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Lola Beltran picture, image, poster
Lola Beltran

Date of birth : 1932-03-07
Date of death : 1996-03-25
Birthplace : Rosario, Sinaloa, Mexico
Nationality : Mexican
Category : Famous Figures
Last modified : 2011-11-04

Lola Beltrán was a Mexican film actress and one of the most acclaimed Mexican ranchera singers, nicknamed Lola la Grande ("Lola the Great").

Born Maria Lucia Beltrán Alcayaga, was raised in the rural town of Rosario, one of seven children of Maria de Los Angeles Ruíz del Beltrán, a homemaker, and Pedro Beltrán Felix, a miner. As a child she sang at mass and in the church choir, where her director introduced her to the romantic ballads of Pedro Infante and Agustin Lara. In 1953, after graduating from secretarial school, Beltrán and her mother left Rosario for Mexico City, seeking to make a name for herself singing in the tradition of the balladeers she admired.

Accounts vary as to how Beltrán secured a recording contract in Mexico City, although it is clear that radio station XEW played a crucial role. According to The Billboard Guide to Tejano and Regional Mexican Music, Beltrán visited the radio station and pleaded for a chance to sing on the air. Rudely dismissed by the station executives, Tomás Méndez, a songwriter and singer with the group Los Diamentes, secured her an audition with the station manager, Amado C. Guzmán. While Guzmán did not immediately offer Beltrán her shot at stardom, he did hire her as his secretary. A year later she won a contest to sing with Miguel Aceves Mejía on a weekly radio program at XEW, an opportunity that landed her a recording contract and saw her dubbed Lola Beltrán. Soon thereafter, the Discos Peerless label released her first single, containing two songs popularized by singer José Alfredo Jiménez, "Cuando el Destino" and "Por un Beso."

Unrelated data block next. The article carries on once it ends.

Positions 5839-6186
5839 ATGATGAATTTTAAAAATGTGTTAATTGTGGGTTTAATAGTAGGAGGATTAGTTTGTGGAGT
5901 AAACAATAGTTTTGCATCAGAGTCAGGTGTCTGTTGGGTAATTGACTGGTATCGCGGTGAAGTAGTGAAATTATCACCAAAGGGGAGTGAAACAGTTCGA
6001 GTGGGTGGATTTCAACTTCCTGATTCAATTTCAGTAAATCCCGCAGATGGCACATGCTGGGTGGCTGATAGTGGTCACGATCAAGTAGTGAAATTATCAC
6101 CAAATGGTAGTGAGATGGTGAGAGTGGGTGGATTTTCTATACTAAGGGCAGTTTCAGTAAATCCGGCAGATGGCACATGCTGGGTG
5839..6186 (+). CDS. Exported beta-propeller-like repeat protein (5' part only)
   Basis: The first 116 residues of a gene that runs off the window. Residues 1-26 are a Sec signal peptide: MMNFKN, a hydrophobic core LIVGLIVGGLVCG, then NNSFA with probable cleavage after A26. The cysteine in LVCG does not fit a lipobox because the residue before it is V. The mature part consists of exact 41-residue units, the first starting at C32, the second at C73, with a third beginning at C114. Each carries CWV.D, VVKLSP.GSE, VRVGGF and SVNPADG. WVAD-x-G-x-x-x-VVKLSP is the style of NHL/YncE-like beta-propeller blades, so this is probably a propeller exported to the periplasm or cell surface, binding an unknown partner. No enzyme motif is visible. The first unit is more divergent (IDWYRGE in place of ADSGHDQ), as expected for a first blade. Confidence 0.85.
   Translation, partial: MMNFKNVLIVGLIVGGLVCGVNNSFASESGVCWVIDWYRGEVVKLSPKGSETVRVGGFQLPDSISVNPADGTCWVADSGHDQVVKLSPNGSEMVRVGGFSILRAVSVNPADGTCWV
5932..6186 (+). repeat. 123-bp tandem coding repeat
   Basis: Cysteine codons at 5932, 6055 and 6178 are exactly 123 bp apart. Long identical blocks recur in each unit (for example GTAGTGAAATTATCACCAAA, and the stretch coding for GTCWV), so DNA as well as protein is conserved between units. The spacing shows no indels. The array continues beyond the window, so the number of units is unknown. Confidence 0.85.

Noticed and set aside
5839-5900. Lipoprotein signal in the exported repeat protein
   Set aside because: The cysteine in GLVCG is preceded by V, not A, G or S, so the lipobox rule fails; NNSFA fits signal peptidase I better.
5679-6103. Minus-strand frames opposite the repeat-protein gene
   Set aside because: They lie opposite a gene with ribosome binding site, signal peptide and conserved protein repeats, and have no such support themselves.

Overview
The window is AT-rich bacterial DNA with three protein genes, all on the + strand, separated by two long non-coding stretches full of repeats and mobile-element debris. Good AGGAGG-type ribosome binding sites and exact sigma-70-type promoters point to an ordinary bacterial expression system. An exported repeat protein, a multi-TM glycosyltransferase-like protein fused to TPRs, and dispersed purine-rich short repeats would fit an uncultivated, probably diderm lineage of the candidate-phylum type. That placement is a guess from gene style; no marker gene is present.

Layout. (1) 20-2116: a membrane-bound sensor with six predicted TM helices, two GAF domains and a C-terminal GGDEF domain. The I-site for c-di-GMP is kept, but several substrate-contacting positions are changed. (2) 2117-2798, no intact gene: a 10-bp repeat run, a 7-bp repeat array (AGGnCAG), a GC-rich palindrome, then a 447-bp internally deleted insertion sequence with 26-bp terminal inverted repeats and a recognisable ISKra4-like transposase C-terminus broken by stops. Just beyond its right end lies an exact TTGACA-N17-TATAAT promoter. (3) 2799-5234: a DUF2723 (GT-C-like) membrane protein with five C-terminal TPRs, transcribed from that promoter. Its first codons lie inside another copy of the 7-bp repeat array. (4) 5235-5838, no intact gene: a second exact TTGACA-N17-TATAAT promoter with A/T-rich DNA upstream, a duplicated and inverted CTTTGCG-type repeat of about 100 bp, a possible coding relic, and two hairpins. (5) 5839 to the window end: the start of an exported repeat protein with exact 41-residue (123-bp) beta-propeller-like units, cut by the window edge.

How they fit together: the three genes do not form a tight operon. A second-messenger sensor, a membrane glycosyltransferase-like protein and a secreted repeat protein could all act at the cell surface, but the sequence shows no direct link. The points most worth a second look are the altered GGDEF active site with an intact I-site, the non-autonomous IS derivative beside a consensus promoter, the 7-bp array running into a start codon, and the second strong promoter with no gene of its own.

According to the New York Times, however, Beltrán pestered XEW regulars the Mariachi Vargas to let her perform with them on air. Once they relented, she so impressed station executives that she was awarded her own show. Either way, XEW was central in launching Beltrán's career, and she told the Times in a 1988 interview, "Even now, every time I go by the station, I make the sign of the cross."

Beltrán's impassioned vocal tales of down-and-out, yet ultimately redeemed, characters immediately captured the hearts of Mexican listeners poor and rich, unknown and influential. Songwriters whose work helped make her famous included Méndez, Lara, Jiménez and Rubén Fuentes. "She had an impeccable sense for choosing material that was best suited to her voice and style and in which she could capture life's melancholy essence," the Billboard Guide noted. Over the course of five decades, Beltrán released over 100 albums and starred in more than 50 films. Her most popular singles included "Cucurrucucu Paloma," "Cielito Lindo," "Paloma Negra," "Si Nos Dejan," and "No Volveré." She became known colloquially as Lola la Grande, or Lola the Great. Beltrán told the New York Times she saw no difference between singing and acting. "Any good singer is already an actress. If you're doing things properly, you are projecting, and as you project, people are feeling the drama and emotion that pours out of you."